Bellaire restores Great Stone Viaduct

Written by Donovan Hunt, Photos by Jessica Stelzer.

The Great Stone Viaduct has stood tall for over 150 years, connecting Bellaire, Ohio, to Benwood, West Virginia, over the Ohio River by rail. 

Construction on the bridge began in 1870, five years after the Civil War, and each arch is supported by 37 ring stones representing the nation’s 37 unified states. Dan Frizzi, trustee of the Great Stone Viaduct Historical Education Society and its original organizer, says every stone on the arch is supported by a central keystone and if one stone were to falter the bridge would collapse. 

Originally part of the Baltimore and Ohio Railroad system, parts of the track still carry trains. However, in 1996, a portion of the track ceased operations. Frizzi says it quickly fell into disrepair, which encouraged him to unify the community’s support by forming the Great Stone Viaduct Historical Education Society and purchase that portion of the track.  

“When we first acquired the property, you couldn’t see but these first few arches,” Frizzi says. “There was so much vegetation, brush, debris and overgrowth.”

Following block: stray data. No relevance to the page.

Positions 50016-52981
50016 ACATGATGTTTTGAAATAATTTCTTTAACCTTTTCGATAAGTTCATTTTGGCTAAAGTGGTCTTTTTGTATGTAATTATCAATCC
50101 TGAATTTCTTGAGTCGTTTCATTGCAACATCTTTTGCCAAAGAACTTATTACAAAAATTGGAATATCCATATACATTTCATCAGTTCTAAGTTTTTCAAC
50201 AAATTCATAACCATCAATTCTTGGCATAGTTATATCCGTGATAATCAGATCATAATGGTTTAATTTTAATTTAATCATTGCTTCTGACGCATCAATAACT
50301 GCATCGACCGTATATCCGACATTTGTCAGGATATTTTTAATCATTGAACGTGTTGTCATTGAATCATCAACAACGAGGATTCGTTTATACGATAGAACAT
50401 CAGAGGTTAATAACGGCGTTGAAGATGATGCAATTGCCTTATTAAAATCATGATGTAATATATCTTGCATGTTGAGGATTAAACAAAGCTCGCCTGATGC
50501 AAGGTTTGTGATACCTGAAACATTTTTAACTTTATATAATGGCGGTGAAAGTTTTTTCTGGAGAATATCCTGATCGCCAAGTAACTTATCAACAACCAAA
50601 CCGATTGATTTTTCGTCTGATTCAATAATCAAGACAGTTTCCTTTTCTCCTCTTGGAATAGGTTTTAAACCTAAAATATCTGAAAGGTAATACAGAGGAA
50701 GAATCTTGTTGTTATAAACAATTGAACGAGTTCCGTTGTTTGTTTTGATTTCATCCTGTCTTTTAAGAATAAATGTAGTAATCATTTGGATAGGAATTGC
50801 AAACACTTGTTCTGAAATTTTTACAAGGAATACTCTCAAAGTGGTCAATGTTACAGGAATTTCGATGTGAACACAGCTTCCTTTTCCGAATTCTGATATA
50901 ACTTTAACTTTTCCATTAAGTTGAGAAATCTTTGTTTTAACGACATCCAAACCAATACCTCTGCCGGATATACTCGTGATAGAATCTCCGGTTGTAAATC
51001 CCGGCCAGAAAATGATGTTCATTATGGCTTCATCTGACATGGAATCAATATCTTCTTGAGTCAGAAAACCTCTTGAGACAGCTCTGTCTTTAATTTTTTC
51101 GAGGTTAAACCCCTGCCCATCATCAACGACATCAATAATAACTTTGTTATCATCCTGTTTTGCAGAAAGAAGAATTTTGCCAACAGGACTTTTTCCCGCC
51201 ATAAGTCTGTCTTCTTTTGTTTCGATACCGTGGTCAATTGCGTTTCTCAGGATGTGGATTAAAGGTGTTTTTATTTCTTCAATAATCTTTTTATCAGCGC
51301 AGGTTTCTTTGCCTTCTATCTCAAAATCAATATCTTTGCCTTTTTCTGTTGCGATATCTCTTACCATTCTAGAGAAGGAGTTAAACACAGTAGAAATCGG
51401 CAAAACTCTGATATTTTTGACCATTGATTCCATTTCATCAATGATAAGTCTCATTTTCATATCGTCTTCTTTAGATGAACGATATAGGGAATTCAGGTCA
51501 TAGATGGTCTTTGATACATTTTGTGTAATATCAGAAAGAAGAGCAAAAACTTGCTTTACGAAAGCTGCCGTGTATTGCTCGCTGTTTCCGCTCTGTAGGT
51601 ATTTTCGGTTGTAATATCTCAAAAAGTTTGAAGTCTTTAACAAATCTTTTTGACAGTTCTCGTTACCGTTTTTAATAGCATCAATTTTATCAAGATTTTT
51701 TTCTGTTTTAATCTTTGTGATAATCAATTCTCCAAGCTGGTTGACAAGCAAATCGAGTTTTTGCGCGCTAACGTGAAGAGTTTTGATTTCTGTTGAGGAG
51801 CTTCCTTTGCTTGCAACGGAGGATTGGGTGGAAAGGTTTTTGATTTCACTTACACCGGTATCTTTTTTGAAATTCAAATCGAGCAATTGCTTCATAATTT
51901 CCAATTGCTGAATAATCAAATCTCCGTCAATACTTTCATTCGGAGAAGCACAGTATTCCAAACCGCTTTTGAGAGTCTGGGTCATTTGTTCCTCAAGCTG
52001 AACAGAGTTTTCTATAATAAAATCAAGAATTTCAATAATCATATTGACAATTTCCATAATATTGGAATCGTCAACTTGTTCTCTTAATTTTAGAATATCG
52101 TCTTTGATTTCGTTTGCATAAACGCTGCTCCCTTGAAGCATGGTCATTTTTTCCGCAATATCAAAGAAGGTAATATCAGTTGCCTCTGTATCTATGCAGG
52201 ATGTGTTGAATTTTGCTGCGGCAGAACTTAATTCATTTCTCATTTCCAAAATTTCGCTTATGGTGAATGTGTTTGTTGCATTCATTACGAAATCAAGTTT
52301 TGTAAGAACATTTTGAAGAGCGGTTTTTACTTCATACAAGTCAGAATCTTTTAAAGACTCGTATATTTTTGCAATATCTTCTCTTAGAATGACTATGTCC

The group, which became a 501c3 chartered nonprofit in 2012 —with the help of donations from the people of Bellaire and grants from the Ohio Department of Transportation — has cleared vegetation, installed information markers, removed abandoned buildings, illuminated the pathway and paved a walkway that overlooks the former track. Following the numerous improvements, the Society constructed a plaza at the base of the bridge that showcases the efforts of its donors through numerous plaques. 

The Society has dedicated itself to educating the local community and preserving and improving the historic bridge and the land it covers. 

However, its goals are not yet fulfilled, as Frizzi says, the Society has plans to develop the rest of the five acres purchased to further benefit Bellaire. 

“An author writes a book because he wants people to read it,” Frizzi says. “And the inspiration for this, the people actually using it, it’s really gratifying.”